The Army’s Biometric Identification System for Access (BISA) Dayworker System


BISA provided the military in Iraq base access protection but a new identity management solution was needed for temporary workers. BISA was implemented in Iraq at the direction of the Deputy Secretary of Defense to provide a secure tamper proof credential to local-nationals and third-country nationals working on U.S. bases in Iraq. It vetted the applicants biometrically against databases in the U.S. and provided base commanders with the information needed to adjudicate the applicants for access. After successfully fielding the BISA badging system, base commanders discovered that there was a population of temporary “dayworkers” that were not screened through the normal biometric badging process. This group of workers accessed the base daily and consumed resources to monitor and control while on base .  


The military in Iraq requested that PM DoD Biometrics provide an identity management system that collected full biometrics from the temporary workers and matched the biometrics against databases in the U.S. to facilitate biometric verified access, but with absolutely no credential given to the temporary workers. In part, the concern was that it was a waste to provide a credential to a temporary worker who may never return for access again.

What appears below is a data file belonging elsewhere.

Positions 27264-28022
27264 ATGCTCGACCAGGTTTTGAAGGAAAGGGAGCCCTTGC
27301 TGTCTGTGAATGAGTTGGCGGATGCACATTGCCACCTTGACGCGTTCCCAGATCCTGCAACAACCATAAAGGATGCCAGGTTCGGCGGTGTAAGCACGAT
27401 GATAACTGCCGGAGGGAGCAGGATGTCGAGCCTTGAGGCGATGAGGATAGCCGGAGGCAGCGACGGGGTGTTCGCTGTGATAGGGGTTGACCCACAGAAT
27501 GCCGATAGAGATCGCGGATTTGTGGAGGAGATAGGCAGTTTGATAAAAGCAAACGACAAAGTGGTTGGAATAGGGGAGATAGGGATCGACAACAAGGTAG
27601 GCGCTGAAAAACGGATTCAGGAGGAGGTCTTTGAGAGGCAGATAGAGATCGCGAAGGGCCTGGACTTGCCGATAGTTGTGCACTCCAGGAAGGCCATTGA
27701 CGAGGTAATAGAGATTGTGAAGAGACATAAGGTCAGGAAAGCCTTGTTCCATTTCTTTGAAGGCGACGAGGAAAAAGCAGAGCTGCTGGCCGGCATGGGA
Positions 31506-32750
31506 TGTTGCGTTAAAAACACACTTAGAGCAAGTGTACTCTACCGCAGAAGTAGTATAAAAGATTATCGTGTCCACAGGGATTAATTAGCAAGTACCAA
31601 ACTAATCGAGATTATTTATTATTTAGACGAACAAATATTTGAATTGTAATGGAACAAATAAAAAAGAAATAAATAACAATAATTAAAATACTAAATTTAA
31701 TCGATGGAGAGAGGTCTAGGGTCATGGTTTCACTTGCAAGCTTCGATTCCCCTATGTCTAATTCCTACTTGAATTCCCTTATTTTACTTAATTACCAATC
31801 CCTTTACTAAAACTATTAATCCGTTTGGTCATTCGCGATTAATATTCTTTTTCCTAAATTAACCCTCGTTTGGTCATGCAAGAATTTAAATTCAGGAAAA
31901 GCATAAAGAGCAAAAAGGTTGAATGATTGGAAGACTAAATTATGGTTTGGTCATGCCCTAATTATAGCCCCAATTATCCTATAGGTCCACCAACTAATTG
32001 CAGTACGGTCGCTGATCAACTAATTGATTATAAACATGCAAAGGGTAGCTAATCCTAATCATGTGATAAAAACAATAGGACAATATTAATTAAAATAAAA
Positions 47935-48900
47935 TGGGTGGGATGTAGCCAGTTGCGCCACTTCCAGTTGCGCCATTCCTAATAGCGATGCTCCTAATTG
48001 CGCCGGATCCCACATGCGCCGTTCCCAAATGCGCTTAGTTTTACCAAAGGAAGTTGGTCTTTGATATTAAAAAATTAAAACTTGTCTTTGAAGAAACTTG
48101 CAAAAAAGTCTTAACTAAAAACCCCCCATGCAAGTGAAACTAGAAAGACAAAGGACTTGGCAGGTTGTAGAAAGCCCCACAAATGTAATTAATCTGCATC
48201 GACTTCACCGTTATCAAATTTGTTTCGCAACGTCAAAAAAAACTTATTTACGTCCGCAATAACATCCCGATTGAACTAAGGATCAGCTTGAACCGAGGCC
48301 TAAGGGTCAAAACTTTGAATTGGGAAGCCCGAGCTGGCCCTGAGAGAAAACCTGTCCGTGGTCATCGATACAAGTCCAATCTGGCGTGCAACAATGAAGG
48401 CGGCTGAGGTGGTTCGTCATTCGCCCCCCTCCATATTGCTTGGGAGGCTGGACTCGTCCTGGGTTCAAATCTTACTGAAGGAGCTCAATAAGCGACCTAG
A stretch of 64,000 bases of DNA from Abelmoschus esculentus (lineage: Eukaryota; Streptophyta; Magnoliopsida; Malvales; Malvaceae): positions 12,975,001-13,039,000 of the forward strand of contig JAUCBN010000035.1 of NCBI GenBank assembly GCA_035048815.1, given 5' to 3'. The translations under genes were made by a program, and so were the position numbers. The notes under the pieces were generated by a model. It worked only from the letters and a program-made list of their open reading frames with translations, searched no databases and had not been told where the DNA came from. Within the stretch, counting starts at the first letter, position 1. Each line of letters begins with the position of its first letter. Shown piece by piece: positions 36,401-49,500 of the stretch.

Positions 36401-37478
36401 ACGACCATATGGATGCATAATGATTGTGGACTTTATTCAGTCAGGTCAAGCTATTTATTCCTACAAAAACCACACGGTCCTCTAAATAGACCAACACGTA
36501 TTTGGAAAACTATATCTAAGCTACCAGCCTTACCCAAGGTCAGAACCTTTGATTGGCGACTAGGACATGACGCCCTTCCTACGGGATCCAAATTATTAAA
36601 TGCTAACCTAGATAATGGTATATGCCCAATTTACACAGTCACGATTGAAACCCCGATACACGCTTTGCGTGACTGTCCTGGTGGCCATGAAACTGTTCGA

I3 conducted an analysis of alternatives and produced a design concept paper to answer all of the demanding requirements. The BISA Dayworker system collected full biometrics on the applicants and routed them through the BISA server network. Matches were made against the DoD Automated Biometric Identification System and also the FBI’s Integrated Automated Fingerprint Information System. The results were published on a website which enabled base commanders to adjudicate on the website to ultimately allow or deny access.

The new system disseminated status and access information back to handheld devices at each entry control point. Temporary workers would have no credentials (e.g. badges) but have their irises rapidly scanned. The hand held device would indicate if the person had never been seen, if the person was still in review, if the person had access or if the person was denied or needed to be detained. The system was tremendously successful and was implemented at all BISA Sites. One of the great success elements was that the handheld device was able to switch between reading BISA smart cards, Common Access Cards, PIN enabled cards (non U.S. coalition members were not biometrically enrolled), and also the iris-only Dayworker mode. This provided the military a tremendous amount of fidelity with identity management and ameliorated the temporary worker screening issue. Ultimately, this system won a Government Computer News Award as one of seven systems being the best project across the entire government in 2010.